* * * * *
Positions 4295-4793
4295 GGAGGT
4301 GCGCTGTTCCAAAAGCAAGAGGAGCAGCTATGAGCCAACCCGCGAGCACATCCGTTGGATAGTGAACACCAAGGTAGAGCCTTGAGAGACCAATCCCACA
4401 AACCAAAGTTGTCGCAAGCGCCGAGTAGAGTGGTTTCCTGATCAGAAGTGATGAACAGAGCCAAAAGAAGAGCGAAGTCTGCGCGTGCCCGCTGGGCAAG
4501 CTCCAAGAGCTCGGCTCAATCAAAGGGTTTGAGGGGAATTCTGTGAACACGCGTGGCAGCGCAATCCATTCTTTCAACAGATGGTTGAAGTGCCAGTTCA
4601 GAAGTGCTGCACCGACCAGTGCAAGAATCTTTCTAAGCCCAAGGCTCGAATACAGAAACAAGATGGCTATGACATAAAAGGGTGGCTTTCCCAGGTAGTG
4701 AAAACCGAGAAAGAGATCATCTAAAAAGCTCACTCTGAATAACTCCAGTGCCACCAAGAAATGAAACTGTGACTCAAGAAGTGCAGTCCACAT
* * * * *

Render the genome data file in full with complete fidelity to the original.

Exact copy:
Positions 4295-4793
4295 GGAGGT
4301 GCGCTGTTCCAAAAGCAAGAGGAGCAGCTATGAGCCAACCCGCGAGCACATCCGTTGGATAGTGAACACCAAGGTAGAGCCTTGAGAGACCAATCCCACA
4401 AACCAAAGTTGTCGCAAGCGCCGAGTAGAGTGGTTTCCTGATCAGAAGTGATGAACAGAGCCAAAAGAAGAGCGAAGTCTGCGCGTGCCCGCTGGGCAAG
4501 CTCCAAGAGCTCGGCTCAATCAAAGGGTTTGAGGGGAATTCTGTGAACACGCGTGGCAGCGCAATCCATTCTTTCAACAGATGGTTGAAGTGCCAGTTCA
4601 GAAGTGCTGCACCGACCAGTGCAAGAATCTTTCTAAGCCCAAGGCTCGAATACAGAAACAAGATGGCTATGACATAAAAGGGTGGCTTTCCCAGGTAGTG
4701 AAAACCGAGAAAGAGATCATCTAAAAAGCTCACTCTGAATAACTCCAGTGCCACCAAGAAATGAAACTGTGACTCAAGAAGTGCAGTCCACAT